Speed Mentoring Update
Dear Speed Mentoring Participants,
Thank you for attending first CaPS/QCA speed mentoring event for careers in psychology, counselling and social work we had April 7th, 2011. I hope you enjoyed the evening and were able to learn more about the many different options in these areas post-graduation.
Due to the positive response, we are definitely looking at making this an annual event and would appreciate any feedback and suggestions you may have.
Below are the links to further information about CaPS services and about QCA.
QCA website with information about CCPA and QCA, becoming a member, and links to past e-bulletins with articles and resources: http://www.ccpa-accp.ca/en/qcahome/
CaPS website: www.mcgill.ca/caps myFuture: https://csm-caps.mcgill.ca/students
*remember that you have access to CaPS services for free for a year after you graduate, and as a McGill alumnus you have access to myFuture for life.
CaPS Guide to Finding Job Opportunities through Networking
Please don’t hesitate to get in touch if you have questions about any of the above, or any feedback about the Speed Mentoring event.
All the best,
Jan Bottomer, M.A. Counselling Psychology, Career Advisor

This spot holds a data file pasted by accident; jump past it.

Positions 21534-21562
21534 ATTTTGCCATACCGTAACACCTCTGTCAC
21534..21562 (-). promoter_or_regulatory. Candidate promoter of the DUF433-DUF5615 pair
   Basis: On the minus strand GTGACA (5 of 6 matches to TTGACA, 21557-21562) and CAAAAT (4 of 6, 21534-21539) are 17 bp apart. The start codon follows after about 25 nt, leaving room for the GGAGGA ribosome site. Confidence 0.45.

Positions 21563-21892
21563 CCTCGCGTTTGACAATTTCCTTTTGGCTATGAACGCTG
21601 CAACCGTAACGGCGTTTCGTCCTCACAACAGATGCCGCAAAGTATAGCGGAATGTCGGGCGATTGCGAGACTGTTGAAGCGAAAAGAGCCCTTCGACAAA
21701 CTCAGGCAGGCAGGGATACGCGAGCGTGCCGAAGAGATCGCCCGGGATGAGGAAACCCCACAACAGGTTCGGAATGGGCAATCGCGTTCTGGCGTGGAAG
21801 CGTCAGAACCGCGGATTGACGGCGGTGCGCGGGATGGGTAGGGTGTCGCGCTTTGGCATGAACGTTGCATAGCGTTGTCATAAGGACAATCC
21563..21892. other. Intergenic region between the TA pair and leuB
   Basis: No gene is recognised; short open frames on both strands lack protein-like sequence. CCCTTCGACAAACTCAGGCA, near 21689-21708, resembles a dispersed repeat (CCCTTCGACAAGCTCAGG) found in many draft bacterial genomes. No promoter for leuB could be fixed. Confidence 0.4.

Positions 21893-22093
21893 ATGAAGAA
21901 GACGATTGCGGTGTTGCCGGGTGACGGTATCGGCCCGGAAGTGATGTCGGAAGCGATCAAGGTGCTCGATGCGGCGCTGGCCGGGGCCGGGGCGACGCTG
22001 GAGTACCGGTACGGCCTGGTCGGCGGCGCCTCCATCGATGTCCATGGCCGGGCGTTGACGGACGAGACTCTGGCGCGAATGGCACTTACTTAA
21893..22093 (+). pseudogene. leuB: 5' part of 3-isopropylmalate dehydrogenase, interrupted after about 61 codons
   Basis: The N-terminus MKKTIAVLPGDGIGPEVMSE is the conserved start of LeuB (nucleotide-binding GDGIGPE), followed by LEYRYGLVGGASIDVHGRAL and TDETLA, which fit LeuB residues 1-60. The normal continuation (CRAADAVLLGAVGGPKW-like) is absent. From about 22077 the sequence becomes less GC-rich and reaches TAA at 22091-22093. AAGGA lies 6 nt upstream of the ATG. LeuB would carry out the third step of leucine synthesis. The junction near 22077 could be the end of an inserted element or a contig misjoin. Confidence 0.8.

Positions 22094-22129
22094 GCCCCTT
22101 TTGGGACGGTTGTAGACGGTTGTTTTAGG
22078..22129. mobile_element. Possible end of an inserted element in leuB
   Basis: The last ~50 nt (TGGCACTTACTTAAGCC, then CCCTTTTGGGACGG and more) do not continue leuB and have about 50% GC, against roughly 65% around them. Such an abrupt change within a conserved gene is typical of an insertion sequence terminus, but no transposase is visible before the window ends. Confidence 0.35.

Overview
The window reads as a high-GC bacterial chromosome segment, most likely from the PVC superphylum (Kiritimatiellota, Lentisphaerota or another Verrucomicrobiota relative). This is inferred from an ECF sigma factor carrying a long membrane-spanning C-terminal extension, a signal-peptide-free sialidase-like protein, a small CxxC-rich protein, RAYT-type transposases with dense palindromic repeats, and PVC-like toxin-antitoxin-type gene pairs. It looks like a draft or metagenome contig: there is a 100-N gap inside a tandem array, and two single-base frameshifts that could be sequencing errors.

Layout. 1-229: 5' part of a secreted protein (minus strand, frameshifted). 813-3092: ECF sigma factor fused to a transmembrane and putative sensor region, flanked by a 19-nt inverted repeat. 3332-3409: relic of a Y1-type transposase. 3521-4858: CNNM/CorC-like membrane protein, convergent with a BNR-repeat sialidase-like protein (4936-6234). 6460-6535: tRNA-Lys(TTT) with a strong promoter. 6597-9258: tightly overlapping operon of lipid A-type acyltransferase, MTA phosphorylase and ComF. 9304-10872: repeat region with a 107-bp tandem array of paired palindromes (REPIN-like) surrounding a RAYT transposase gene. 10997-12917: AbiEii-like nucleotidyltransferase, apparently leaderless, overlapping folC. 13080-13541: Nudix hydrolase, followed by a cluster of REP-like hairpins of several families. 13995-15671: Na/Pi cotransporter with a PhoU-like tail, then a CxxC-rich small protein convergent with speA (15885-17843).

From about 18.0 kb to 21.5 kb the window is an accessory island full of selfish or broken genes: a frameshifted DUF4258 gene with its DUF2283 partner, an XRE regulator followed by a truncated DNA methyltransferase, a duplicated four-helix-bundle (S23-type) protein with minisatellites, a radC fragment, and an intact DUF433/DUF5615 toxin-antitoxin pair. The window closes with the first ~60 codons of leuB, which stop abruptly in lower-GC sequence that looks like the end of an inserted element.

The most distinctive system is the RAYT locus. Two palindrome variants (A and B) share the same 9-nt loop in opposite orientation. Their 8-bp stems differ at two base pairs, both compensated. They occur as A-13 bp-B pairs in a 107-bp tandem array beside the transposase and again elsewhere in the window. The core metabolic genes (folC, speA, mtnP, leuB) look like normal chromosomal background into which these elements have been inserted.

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In the age of email, internet, LinkedIn, Twitter, and Facebook communication, networking in the working world is happening faster and faster. Whether one is ready to jump on the train of this ever increasing pace of career development and movement or not, it is happening. My question is: how exactly is one to keep up?
As a recent graduate of the M.A. Counselling Psychology Program at McGill University, preparing to enter the working world myself, I often feel like I keep jumping for this train but never quite get in. Sometimes the jump feels good: I catch hold of a cart, manage to get half in the door, but just as I am about to hurl myself in, a railroad crossing sign slams against my legs. The impact is painful, frustrating, and sends me flying to the ground. The train sails off and as I watch it fade into the distance I let out a sigh, dust myself off, and prepare to wait until the next one comes along. However no matter how painful the fall, I always keep an eye on the train schedule to see when another train of opportunity is due to come by. I am sure I am not alone in this process and know that some of my peers feel the same.
Luckily for me on Thursday April 7th the Quebec Counselling Association (QCA) and the McGill Career Planning Service (CaPS) sent an amazing train filled with Social Workers, Counsellors, and Psychologists right to Thomson House for the first ever ‘Speed Mentoring Night.’ Working professionals from all over the Montreal region came to share their wisdom, experience and insight with young students aspiring to ride a similar train. Needless to say for this train I made sure to get my ticket in advance, jumped onboard, and road along with some amazing passengers for the two-hour journey.
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The Quebec Landscape: A Regulated Environment
What You Need to Know About Bill 21
If you are planning on staying in Quebec, Bill 21 will certainly be on your radar. The Canadian Conselling and Psychotherapy Association (CCPA) has prepared the following information for you.